Regional diastolic dysfunction in post-infarction heart failure: role of local mechanical load and SERCA expression

Cardiovasc Res. 2019 Mar 15;115(4):752-764. doi: 10.1093/cvr/cvy257.


Aims: Regional heterogeneities in contraction contribute to heart failure with reduced ejection fraction (HFrEF). We aimed to determine whether regional changes in myocardial relaxation similarly contribute to diastolic dysfunction in post-infarction HFrEF, and to elucidate the underlying mechanisms.

Methods and results: Using the magnetic resonance imaging phase-contrast technique, we examined local diastolic function in a rat model of post-infarction HFrEF. In comparison with sham-operated animals, post-infarction HFrEF rats exhibited reduced diastolic strain rate adjacent to the scar, but not in remote regions of the myocardium. Removal of Ca2+ within cardiomyocytes governs relaxation, and we indeed found that Ca2+ transients declined more slowly in cells isolated from the adjacent region. Resting Ca2+ levels in adjacent zone myocytes were also markedly elevated at high pacing rates. Impaired Ca2+ removal was attributed to a reduced rate of Ca2+ sequestration into the sarcoplasmic reticulum (SR), due to decreased local expression of the SR Ca2+ ATPase (SERCA). Wall stress was elevated in the adjacent region. Using ex vivo experiments with loaded papillary muscles, we demonstrated that high mechanical stress is directly linked to SERCA down-regulation and slowing of relaxation. Finally, we confirmed that regional diastolic dysfunction is also present in human HFrEF patients. Using echocardiographic speckle-tracking of patients enrolled in the LEAF trial, we found that in comparison with controls, post-infarction HFrEF subjects exhibited reduced diastolic train rate adjacent to the scar, but not in remote regions of the myocardium.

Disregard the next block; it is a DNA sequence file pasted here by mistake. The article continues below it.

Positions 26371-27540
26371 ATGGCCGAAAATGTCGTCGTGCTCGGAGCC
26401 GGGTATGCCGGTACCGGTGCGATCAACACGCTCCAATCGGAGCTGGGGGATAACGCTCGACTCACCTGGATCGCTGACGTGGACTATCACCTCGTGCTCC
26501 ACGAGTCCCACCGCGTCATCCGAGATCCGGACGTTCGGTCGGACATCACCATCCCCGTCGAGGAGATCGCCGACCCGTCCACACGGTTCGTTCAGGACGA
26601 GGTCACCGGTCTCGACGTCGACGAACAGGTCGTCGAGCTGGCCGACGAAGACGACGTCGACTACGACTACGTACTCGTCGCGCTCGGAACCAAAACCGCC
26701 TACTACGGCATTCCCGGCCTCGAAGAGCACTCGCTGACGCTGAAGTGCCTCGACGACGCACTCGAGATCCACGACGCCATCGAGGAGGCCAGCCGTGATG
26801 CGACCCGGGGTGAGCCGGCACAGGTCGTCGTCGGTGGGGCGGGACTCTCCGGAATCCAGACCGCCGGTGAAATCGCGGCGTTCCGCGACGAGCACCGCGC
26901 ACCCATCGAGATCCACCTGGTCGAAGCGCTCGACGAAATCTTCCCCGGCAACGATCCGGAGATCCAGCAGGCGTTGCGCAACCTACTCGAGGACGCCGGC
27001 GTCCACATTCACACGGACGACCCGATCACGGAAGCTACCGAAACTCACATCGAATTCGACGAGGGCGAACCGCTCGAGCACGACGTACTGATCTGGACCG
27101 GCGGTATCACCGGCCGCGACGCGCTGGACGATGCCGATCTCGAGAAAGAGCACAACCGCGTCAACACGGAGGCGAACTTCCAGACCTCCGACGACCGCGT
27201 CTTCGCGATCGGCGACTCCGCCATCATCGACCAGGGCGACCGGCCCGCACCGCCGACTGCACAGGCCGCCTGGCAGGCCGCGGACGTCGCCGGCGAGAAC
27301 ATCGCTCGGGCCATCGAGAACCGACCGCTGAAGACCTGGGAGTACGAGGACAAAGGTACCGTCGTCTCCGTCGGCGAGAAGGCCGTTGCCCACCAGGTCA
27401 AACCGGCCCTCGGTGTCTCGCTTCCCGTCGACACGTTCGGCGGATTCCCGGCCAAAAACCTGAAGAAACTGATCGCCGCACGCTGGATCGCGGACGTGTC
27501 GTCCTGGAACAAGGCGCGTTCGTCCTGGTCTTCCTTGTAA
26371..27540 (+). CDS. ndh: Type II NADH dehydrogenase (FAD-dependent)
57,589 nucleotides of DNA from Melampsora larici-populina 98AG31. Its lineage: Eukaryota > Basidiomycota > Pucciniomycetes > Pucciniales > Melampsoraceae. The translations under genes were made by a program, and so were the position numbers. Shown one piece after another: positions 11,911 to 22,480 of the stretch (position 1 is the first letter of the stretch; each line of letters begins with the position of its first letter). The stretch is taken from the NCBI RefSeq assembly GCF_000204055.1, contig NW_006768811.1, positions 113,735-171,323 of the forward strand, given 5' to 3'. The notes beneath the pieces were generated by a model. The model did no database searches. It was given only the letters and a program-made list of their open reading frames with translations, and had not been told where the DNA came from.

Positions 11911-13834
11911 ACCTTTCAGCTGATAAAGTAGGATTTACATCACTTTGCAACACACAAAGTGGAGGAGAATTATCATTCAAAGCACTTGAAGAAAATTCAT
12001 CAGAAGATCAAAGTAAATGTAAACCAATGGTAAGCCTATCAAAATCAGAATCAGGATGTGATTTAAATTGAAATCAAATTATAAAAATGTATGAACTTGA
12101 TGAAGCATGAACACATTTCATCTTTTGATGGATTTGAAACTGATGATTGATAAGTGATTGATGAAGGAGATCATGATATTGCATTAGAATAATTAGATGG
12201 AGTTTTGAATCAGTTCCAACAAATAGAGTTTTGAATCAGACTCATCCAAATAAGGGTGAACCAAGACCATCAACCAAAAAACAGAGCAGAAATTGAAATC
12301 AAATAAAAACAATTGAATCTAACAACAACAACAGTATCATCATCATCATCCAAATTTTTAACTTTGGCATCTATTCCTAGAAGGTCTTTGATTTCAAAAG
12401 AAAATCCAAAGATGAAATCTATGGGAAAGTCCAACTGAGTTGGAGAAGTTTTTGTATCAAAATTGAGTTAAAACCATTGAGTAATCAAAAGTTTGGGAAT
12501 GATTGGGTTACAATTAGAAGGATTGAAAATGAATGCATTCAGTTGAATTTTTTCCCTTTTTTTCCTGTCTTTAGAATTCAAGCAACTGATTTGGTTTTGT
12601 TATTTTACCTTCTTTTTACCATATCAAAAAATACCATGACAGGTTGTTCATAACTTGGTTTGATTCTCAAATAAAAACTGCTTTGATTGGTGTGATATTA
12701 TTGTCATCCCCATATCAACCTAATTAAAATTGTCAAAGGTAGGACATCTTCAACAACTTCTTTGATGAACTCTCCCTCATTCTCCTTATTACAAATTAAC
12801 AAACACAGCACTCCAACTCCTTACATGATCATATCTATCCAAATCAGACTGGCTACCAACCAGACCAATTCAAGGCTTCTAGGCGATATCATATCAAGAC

Conclusion: Our data indicate that relaxation varies across the heart in post-infarction HFrEF. Regional diastolic dysfunction in this condition is linked to elevated wall stress adjacent to the infarction, resulting in down-regulation of SERCA, disrupted diastolic Ca2+ handling, and local slowing of relaxation.

Keywords: Cardiomyocyte calcium cycling; Diastolic dysfunction; Heart failure; Post-infarction remodelling; Wall stress.

Publication types

  • Research Support, Non-U.S. Gov't

MeSH terms

  • Aged
  • Animals
  • Calcium Signaling*
  • Computer Simulation
  • Diastole
  • Disease Models, Animal
  • Fibrosis
  • Heart Failure / etiology*
  • Heart Failure / metabolism
  • Heart Failure / pathology
  • Heart Failure / physiopathology
  • Humans
  • Kinetics
  • Male
  • Middle Aged
  • Models, Cardiovascular
  • Myocardial Infarction / complications*
  • Myocardial Infarction / metabolism
  • Myocardial Infarction / pathology
  • Myocardial Infarction / physiopathology
  • Myocytes, Cardiac / metabolism*
  • Myocytes, Cardiac / pathology
  • Randomized Controlled Trials as Topic
  • Rats, Wistar
  • Sarcoplasmic Reticulum Calcium-Transporting ATPases / metabolism*
  • Ventricular Dysfunction, Left / etiology*
  • Ventricular Dysfunction, Left / metabolism
  • Ventricular Dysfunction, Left / pathology
  • Ventricular Dysfunction, Left / physiopathology
  • Ventricular Function, Left*
  • Ventricular Remodeling*


  • Sarcoplasmic Reticulum Calcium-Transporting ATPases